On May 25, 2018, the General Data Protection Regulation (GDPR) went into effect in the European Union (EU). The GDPR expands the privacy rights of EU individuals and places new obligations on all organizations that market, track, or handle EU personal data. The GDPR replaces the Data Privacy Directive 95/46/EC and is designed to harmonize data privacy laws across the EU and to protect the data privacy of all EU residents. It affects U.S. higher education institutions that process the personal information of EU residents both as to bringing in employees or students from the EU or sending students abroad to an EU country and monitoring their behavior in some way while there.
Scope of the GDPR
The GDPR applies to any entity, including a university, inside or outside of the EU that is offering goods or services (including educational services) to individuals physically located in the EU (even temporarily), and that is “controlling” or “processing” the personal data of those individuals.
As Andrew Cormack, Chief Regulatory Advisor for JISC in Great Britain stated during an Educause presentation, a great rule of thumb is: “If their feet are on the ground in Europe, the GDPR applies to them. As soon as they board a plane and the plane leaves the ground, GDPR no longer applies to them.” GDPR-covered individuals may therefore include EU citizens, EU residents, U.S. faculty teaching or leading travel study trips in Europe, U.S. students studying in Europe, an individual located in the EU taking a U.S. university’s course online, a U.S. university’s alumni who have relocated to the EU, prospective students or employees of a U.S. university, etc. To the extent your university is collecting, receiving, transmitting, or otherwise using the personal data of any such individuals, you are subject to the GDPR. However, once a GDPR-covered individual physically leaves the EU, the GDPR no longer applies to them.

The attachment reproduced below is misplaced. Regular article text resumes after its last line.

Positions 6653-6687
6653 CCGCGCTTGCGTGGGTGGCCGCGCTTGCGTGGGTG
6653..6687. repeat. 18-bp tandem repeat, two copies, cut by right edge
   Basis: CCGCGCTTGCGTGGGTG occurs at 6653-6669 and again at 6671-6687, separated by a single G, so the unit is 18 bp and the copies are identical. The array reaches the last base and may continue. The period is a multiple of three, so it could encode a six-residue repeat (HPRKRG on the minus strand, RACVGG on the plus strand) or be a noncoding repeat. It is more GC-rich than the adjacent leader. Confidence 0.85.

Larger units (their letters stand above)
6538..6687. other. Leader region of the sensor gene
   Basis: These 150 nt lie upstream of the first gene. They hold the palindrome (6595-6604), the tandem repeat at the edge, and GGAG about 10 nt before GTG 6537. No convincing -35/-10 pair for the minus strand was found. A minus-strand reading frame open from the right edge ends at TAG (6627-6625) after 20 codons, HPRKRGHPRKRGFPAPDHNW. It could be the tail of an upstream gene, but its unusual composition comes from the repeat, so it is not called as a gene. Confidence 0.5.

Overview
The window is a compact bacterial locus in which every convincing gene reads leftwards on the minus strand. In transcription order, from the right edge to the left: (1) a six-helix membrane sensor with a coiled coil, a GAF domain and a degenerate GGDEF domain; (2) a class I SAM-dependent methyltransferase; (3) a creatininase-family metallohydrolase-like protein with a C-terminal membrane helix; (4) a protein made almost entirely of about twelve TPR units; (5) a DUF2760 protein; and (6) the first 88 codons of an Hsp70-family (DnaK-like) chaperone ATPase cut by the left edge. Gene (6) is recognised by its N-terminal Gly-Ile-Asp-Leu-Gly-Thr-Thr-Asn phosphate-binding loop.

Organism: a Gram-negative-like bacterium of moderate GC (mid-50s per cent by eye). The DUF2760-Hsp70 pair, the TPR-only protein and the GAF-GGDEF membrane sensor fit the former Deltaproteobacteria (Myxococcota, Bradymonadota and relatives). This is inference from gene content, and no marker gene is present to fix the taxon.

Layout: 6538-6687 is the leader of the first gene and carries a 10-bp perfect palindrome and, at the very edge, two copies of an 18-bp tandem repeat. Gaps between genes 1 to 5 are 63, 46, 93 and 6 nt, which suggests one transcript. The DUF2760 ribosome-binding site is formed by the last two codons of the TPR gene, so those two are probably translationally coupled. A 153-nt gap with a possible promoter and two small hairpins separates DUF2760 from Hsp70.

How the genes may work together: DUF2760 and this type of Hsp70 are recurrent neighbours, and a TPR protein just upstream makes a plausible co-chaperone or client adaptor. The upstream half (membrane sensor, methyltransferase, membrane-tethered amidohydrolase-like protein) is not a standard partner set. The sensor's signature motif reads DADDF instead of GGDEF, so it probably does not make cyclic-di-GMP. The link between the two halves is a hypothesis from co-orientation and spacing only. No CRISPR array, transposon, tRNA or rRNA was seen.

Examples of individuals covered by the GDPR:
- A citizen of Germany who is currently in Germany is taking an online course from East Stroudsburg University of Pennsylvania. The GDPR is applicable to that student.
- A Studio Art major (U.S. citizen or permanent resident) from East Stroudsburg University is doing a semester-long internship at the Louvre Museum in France.
- During the time the ESU student is in France (or any EU country), the GDPR applies to the student.
- Someone in Milan, Italy, submits a request to from East Stroudsburg University for more information about the University and academic programs offered. The GDPR applies to this person.
- An alumna from East Stroudsburg University is located in Greece working for an American corporation. While the alumna is in Greece or any EU country, the GDPR applies to her.
- A Belgium citizen is currently IN THE U.S. on a F-1 Academic Student visa studying at from East Stroudsburg University. The GDPR may have applied to data the University controlled or processed during the time the student was still in Belgium, the GPDR NO LONGER applies to that individual while physically present in the U.S.
Examples of Activities that are Subject to GDPR
- Data collected on student during the admission and matriculation process
- Data collected on students studying aboard
- Data collected on athlete during the recruitment process
- Data collected on faculty and staff during the recruitment process
- Data collected by ESU faculty during research[Data collected in the EU and sold to researcher]
- Data collected through cookies
- Data collected in meta data and logs [library records]
Articles About the GDPR
- AACRAO (American Association of Collegiate Registrars and Admissions Officers)
- CUPA-HR (College and University Professional Association for Human Resources)
- NACAC (National Association for College Admission Counseling) and The Common Application
- NAFSA (Association of International Educators)
- NASFAA (National Association of Student Financial Aid Administrators)
- WCET (WICHE Cooperative for Educational Technologies)